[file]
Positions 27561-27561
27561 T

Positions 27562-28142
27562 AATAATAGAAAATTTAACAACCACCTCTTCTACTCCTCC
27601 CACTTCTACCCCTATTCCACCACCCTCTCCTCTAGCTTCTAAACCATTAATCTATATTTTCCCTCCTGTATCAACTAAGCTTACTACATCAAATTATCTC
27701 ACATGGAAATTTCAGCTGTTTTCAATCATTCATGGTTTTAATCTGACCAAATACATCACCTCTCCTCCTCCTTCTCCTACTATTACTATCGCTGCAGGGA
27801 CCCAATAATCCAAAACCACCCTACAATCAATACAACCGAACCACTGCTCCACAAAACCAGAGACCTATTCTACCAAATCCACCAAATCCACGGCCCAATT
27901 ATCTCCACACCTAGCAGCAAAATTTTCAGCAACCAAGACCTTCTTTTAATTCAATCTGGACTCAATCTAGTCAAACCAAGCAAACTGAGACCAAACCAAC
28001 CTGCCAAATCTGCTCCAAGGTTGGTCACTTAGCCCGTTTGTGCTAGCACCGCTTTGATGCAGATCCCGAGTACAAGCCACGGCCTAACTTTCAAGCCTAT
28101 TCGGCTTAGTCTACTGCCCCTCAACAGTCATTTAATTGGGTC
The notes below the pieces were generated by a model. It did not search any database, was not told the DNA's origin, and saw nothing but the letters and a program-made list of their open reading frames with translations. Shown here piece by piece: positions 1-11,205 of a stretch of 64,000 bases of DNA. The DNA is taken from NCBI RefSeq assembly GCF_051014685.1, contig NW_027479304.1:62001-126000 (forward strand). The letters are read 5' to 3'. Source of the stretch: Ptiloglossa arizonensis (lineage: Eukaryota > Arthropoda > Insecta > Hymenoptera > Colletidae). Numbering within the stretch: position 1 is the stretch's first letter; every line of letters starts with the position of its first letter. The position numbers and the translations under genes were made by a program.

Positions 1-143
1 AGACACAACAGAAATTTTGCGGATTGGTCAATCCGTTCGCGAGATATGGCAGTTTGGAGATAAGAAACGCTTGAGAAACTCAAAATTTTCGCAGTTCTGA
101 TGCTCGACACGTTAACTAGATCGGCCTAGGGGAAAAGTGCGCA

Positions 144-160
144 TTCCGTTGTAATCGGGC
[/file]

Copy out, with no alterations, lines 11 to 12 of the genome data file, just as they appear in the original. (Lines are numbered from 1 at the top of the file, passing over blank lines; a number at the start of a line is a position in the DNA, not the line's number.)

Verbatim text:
The notes below the pieces were generated by a model. It did not search any database, was not told the DNA's origin, and saw nothing but the letters and a program-made list of their open reading frames with translations. Shown here piece by piece: positions 1-11,205 of a stretch of 64,000 bases of DNA. The DNA is taken from NCBI RefSeq assembly GCF_051014685.1, contig NW_027479304.1:62001-126000 (forward strand). The letters are read 5' to 3'. Source of the stretch: Ptiloglossa arizonensis (lineage: Eukaryota > Arthropoda > Insecta > Hymenoptera > Colletidae). Numbering within the stretch: position 1 is the stretch's first letter; every line of letters starts with the position of its first letter. The position numbers and the translations under genes were made by a program.

Positions 1-143